short-lived spiral?

Most astronomers believe that spiral arms are waves that course through a galaxy's disk, containing different stars and gas clouds at different times. But no one knows how long those waves can sustain spiral structure. Kitt Peak Advanced Observing Program participants François and Shelley Pelletier joined Adam Block to make this color-composite image of Cetus's M77.


How long could spacefaring voyagers remain away from their home galaxy before they couldn't recognize it upon returning home? If that galaxy is 8th-magnitude M77 (NGC 1068 in Cetus), the answer is just 100 million years — a cosmological eyeblink. So say Michael R. Merrifield (University of Nottingham, England) and Richard J. Rand and Sharon E. Meidt (University of New Mexico) in a paper that recently was published electronically by Monthly Notices of the Royal Astronomical Society.

Merrifield and his colleagues derived new formulas and applied them to measurements of M77's carbon-monoxide-laced gas clouds (carbon monoxide molecules emit finely tuned radio waves, allowing astronomers to precisely measure the positions and line-of-sight velocities of interstellar matter). Spiral-shaped wave patterns that are just 3,000 light-years (20 arcseconds) from the galaxy's center whirl around the core three times as often as those 6,000 light-years out, says the team — all but guaranteeing that the galaxy's bright inner pinwheel is destined to wind itself up into an amorphous disk. "If this result turns out to apply commonly to other galaxies," the scientists write, "then intergalactic travelers would be well advised not to use the morphology of spiral structure to identify their homes."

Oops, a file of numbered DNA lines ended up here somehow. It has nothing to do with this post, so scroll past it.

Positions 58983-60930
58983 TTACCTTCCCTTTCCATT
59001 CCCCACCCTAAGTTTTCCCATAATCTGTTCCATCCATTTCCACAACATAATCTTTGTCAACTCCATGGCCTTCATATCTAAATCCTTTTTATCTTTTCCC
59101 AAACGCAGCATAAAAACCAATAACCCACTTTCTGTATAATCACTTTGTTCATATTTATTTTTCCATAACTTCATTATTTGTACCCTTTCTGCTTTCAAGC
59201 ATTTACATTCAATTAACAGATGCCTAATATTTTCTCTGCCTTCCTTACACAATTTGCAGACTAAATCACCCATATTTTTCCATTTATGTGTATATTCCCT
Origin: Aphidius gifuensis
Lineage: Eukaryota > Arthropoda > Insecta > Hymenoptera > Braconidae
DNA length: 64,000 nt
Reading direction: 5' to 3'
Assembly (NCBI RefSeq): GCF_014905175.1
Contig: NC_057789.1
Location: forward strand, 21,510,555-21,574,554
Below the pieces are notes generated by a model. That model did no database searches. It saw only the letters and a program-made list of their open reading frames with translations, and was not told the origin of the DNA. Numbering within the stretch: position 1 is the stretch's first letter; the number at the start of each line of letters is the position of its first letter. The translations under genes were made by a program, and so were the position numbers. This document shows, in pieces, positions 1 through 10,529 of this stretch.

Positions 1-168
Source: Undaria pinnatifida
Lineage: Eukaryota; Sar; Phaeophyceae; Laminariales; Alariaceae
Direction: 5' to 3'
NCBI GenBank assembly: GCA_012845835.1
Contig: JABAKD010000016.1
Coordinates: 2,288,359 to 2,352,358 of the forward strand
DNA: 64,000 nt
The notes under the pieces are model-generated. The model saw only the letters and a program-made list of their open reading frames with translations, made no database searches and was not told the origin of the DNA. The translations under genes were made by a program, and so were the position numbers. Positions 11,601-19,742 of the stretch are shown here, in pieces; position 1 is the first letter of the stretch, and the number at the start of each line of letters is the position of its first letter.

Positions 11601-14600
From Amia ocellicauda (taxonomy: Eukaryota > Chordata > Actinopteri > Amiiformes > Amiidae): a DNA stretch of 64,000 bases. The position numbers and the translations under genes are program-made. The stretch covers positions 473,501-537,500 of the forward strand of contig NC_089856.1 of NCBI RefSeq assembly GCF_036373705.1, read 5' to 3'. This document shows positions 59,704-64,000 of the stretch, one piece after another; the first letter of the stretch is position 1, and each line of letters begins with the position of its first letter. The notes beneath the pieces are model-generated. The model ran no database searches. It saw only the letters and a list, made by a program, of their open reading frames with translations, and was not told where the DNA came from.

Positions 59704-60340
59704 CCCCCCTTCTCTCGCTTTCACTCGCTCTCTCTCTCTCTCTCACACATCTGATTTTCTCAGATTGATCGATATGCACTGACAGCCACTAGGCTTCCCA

prototypical spirals

Many of the galaxies with bold, high-contrast arms have an “engine” of some kind that seems to sustain their spiral patterns, either a bar (as in the case of NGC 1300 in Eridanus, left) or a companion galaxy orbiting at close range (as in the case of M51 and its satellite galaxy NGC 5195, right).

Hubble Heritage Program / STScI / NASA / ESA

But some experts are reserving judgment. Bruce G. Elmegreen (IBM Thomas J. Watson Research Center) cautions that the composition of M77's interstellar clouds may differ from place to place, possibly fooling Merrifield and his collaborators into thinking that the innermost parts of the galaxy's spiral pattern will outrace the outer parts after a few laps around the track. And while M77's inferred identity as a quick-change artist doesn't surprise John Kormendy (University of Texas, Austin), he doubts that M77's subtle inner spiral can shed much light on the longevity of simple but bold spirals seen in prominently barred galaxies like NGC 1300 and in closely interacting ones like M51.


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